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God Bless The Beatles, 2002 (thanks, Wayback Machine!)

The article describes how young girls like these—who may have been totally average people in reality but found a certain celebrity status online—were inevitably harassed and bullied as a result of their popularity, even back then “when the Internet was small.” Aguilar talks about trying to track down one of her own personal idols from the early 2000s, a girl named Sara who may or may not have died in June 2017. It made me think about all those young writers and creatives I followed and looked up to, and where they might be today (I doubt I’ll ever know).

The tone of the article is pretty somber, but while reading, I couldn’t help but think about the flip side: what a cool world we created 20 years ago, where we all had our own personal corners of the Internet, and where fans of a particular band or TV show could meet other fans from across the world and be geeky together without feeling embarrassed about it. There are friends I met on Livejournal that I still keep in touch with today, yet have never met in person (all because we shared a favorite band). So I guess my response to the article is a more optimistic one…even though I encountered my fair share of nasty comments as a kid on the Internet circa 2000, I was lucky enough to find a niche that made me feel at home, and plenty of people who inspired me to keep writing about all the random silly things I liked, because they did it too.

I guess the same applies today, but on a much larger scale. My 12-year-old self would be delighted to know how many online mediums there are for feeding one’s fangirly emotions. YouTube is an endless rabbit hole of homemade tribute videos, Twitter is the perfect platform for unfiltered season finale reactions, and there’s a subreddit for every fandom imaginable. And don’t even get me started on Tumblr.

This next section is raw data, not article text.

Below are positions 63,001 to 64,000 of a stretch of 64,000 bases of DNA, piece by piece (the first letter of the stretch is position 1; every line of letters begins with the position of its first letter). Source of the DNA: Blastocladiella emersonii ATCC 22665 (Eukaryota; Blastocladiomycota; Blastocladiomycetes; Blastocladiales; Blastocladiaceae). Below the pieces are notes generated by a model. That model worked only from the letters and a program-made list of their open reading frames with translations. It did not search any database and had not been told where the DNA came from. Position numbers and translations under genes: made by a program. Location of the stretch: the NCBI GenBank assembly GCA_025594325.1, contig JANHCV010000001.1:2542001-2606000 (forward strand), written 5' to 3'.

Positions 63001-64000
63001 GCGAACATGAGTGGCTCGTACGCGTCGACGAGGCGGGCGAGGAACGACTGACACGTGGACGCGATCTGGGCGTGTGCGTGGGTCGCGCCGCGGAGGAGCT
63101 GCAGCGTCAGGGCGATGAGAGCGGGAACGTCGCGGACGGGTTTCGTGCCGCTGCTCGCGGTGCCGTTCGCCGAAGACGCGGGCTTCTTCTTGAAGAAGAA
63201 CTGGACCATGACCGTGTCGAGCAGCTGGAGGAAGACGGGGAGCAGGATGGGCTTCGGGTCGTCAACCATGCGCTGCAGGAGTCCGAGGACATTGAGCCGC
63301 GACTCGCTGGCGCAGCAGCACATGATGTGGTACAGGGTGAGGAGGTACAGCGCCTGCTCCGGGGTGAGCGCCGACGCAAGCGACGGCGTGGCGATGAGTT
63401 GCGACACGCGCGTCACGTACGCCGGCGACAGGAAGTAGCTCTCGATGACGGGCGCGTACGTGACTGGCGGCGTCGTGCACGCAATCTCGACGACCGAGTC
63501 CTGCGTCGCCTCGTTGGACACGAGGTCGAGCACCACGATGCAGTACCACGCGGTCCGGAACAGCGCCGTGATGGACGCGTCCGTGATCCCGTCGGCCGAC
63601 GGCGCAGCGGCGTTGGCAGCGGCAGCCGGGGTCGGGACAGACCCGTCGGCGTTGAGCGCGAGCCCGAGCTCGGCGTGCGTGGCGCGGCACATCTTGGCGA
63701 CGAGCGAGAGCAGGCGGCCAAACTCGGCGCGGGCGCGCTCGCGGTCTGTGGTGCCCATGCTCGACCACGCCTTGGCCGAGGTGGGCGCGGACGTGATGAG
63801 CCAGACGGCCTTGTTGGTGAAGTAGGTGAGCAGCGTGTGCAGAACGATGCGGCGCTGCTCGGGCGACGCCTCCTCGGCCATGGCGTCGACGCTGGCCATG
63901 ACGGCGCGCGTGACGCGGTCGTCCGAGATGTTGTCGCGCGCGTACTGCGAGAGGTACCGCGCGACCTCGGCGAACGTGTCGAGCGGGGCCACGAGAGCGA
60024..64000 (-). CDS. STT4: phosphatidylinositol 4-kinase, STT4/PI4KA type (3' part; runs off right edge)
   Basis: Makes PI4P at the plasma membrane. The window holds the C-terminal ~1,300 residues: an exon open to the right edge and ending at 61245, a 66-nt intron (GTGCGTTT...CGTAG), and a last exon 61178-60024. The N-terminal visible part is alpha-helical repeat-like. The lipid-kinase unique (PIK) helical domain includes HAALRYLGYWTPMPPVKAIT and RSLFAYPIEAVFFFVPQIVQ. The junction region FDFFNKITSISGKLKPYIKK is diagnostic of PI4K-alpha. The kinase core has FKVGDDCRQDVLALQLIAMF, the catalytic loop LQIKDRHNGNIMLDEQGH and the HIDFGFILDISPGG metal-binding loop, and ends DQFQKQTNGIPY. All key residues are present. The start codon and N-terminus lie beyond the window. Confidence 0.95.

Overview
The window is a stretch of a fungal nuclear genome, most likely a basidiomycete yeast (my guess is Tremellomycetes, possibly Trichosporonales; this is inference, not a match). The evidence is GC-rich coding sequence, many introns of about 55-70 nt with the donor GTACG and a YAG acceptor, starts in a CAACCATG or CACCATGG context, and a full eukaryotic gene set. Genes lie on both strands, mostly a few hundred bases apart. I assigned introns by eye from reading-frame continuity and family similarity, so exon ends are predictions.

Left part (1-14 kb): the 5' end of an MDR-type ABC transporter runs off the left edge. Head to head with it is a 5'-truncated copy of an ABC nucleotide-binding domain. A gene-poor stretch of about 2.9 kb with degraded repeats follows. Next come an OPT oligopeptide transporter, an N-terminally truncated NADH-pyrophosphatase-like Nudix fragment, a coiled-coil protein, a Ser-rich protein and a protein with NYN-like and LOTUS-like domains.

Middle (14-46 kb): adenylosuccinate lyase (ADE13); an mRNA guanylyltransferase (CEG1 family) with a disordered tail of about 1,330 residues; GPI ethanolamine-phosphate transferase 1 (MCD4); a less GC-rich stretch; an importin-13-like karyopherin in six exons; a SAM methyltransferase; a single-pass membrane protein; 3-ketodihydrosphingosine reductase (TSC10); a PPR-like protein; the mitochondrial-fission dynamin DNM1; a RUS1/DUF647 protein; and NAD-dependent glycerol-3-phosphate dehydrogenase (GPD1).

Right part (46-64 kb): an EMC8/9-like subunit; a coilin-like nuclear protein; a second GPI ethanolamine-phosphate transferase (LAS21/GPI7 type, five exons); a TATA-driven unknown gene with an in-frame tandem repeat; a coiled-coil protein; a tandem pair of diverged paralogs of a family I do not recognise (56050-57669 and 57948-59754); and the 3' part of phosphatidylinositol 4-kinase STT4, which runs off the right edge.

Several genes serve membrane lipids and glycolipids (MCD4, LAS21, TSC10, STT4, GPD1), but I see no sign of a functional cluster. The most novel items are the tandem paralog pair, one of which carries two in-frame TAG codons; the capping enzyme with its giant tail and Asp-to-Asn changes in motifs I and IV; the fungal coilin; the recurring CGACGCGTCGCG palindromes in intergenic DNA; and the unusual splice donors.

(Ok, actually, a quick love letter to Tumblr:

When it comes to fansites, Tumblr is the closest equivalent I see to the websites of the early 2000s I used to frequent. In addition to being a mecca for amazing fan art, it’s produced a whole network of incredibly comprehensive fansites, most of which are created by teenagers and 20-somethings known only by their usernames. What’s also amazing is how *organized* these online fandoms can be. Like, it’s super normal for the content on a Star Trek site to be categorized by series, movie, character pairing, starship, etc. Or for there to be a tag for Mulder’s glasses on an X-Files blog, because of course I’m not the only one who giggles stupidly when Mulder wears glasses. In short, I love the dedication of these young fans/artists, and I also love that I’ve gotten to see some of them launch careers in illustration or graphic design after getting their start on Tumblr.)